Residents of Orkney have had a tough time making a major car manufacturer stick to its word.
On the understanding that their cars would be serviced locally, a clutch of Renault Zoes were bought by the island’s residents in 2013 from Orkney’s only Renault dealership. The residents were happy with their purchases – particularly considering the generous servicing package, which would be free for the first four years and include roadside assistance and a four year warranty. The servicing even included a collection and delivery service for their cars so they wouldn’t need to drive to the garage themselves and they could use a courtesy car while the work was being done.
The customers say they were assured by car salesmen that their cars would be serviced locally on Orkney. It was important because their electric cars do not have the range to make it from Orkney to Inverness on a single charge. To benefit from the free servicing and warranty they would have to use a Renault Dealership. If they didn’t, they’d have to pay for servicing themselves and their warranty may be rendered invalid.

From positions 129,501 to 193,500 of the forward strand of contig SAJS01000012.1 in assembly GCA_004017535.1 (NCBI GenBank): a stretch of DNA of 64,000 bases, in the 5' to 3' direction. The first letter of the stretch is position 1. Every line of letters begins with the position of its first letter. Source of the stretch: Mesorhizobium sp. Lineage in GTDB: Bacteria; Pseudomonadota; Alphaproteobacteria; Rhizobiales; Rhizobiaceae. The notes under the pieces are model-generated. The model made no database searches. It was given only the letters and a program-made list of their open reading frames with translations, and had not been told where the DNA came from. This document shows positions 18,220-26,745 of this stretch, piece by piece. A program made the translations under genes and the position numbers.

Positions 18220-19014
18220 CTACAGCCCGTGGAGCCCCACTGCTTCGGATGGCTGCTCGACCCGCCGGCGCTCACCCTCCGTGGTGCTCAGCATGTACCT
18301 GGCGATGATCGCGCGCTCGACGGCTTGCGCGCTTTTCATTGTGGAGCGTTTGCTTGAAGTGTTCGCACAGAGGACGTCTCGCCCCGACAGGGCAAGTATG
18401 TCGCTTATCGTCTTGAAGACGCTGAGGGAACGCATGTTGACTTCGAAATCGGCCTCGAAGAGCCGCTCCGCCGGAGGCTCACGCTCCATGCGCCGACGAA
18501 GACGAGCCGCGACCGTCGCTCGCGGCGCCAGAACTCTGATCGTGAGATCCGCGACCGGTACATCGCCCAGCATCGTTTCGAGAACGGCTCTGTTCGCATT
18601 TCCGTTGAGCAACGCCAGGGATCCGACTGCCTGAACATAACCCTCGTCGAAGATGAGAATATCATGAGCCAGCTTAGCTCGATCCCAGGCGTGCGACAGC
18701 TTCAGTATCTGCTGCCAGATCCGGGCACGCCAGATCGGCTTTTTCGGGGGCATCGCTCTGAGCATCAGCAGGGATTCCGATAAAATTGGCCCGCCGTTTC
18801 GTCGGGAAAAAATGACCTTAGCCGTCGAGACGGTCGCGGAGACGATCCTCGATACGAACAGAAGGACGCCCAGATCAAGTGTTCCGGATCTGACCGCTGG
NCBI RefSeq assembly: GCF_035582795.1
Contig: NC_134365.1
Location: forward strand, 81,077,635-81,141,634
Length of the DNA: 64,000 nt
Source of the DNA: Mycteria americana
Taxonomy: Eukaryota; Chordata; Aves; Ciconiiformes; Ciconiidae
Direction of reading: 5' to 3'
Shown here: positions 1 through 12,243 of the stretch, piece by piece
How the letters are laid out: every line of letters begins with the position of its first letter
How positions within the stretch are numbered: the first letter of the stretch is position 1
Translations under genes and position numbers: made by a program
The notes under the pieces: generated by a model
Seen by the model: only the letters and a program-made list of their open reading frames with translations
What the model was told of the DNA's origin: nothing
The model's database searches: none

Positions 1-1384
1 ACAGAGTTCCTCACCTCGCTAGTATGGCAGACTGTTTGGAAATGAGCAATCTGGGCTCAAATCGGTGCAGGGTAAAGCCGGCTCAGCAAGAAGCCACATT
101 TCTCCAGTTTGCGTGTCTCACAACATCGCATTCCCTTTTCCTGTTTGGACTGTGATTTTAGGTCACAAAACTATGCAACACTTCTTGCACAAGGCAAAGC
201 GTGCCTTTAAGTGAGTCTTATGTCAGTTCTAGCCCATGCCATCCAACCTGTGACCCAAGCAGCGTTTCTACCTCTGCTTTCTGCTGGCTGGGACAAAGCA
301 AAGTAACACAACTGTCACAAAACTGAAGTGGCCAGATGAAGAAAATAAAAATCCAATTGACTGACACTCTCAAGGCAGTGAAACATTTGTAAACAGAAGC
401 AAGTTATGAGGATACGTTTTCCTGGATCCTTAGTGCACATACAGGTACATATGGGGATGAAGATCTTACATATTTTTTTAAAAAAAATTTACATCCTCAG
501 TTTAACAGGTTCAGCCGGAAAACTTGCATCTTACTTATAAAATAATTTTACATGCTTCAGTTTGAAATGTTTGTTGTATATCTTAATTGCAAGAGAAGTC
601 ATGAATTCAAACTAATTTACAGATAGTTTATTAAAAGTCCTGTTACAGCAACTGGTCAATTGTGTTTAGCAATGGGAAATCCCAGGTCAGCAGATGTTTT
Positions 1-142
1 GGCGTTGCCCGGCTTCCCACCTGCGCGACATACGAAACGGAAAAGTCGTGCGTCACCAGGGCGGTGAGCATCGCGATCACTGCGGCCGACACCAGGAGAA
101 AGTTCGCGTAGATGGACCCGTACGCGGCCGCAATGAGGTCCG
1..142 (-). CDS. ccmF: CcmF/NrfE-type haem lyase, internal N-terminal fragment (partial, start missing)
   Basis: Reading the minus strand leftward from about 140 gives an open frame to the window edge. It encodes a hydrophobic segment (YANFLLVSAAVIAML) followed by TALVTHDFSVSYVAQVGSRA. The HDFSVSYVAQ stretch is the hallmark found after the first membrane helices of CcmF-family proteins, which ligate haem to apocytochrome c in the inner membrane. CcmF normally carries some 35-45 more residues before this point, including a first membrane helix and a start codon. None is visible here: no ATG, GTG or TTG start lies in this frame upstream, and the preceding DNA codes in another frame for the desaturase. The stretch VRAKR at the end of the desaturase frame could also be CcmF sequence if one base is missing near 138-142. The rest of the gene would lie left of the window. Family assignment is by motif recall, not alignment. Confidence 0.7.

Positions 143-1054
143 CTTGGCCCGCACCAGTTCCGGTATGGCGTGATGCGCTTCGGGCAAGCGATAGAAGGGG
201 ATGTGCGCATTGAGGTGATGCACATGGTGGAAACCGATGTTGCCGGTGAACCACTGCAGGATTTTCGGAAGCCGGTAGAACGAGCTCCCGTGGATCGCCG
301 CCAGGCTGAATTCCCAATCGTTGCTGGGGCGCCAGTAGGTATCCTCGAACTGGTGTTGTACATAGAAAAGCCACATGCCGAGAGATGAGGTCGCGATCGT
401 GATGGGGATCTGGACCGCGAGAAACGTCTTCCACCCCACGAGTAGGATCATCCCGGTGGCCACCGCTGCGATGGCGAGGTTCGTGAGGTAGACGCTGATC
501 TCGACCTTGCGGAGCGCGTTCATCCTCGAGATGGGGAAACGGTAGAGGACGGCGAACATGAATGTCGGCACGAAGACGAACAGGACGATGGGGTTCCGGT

Within months of the car purchases, the Renault dealership on Orkney became a Vauxhall dealership instead. Now the car owners faced a troublesome and expensive journey to the nearest Renault dealership in Inverness to benefit from the free service plan and ensure they remained within the terms of their much-vaunted warranty. One of the owners “reluctantly” made the trip and ended up having to be rescued by Renault Roadside Assistance both on the way to Inverness and on the way back when their car ran out of power.
This type of dispute – where one party is put at an impossible disadvantage – is typically settled amicably, without the need for legal assistance. However Renault has been unflinching in its position – folding its corporate arms in defiance and conceding only that the cars will remain within warranty if they’re serviced at an independent garage on Orkney, so long as genuine Renault parts are used and paid for by the car owners themselves.
It costs very little to service an electric car since there’s no oil to change, filters to replace, etc., so it’s unlikely to cost Renault very much to make amends with these customers and go some way to repair the bad PR that comes with alienating a customer base.
I recently spoke on Radio 4 on this subject, and would hope that some gentle application of public pressure on one of the world’s most recognisable brands will bring about a reconsideration of their opinion and a rational compromise with their customers on Orkney.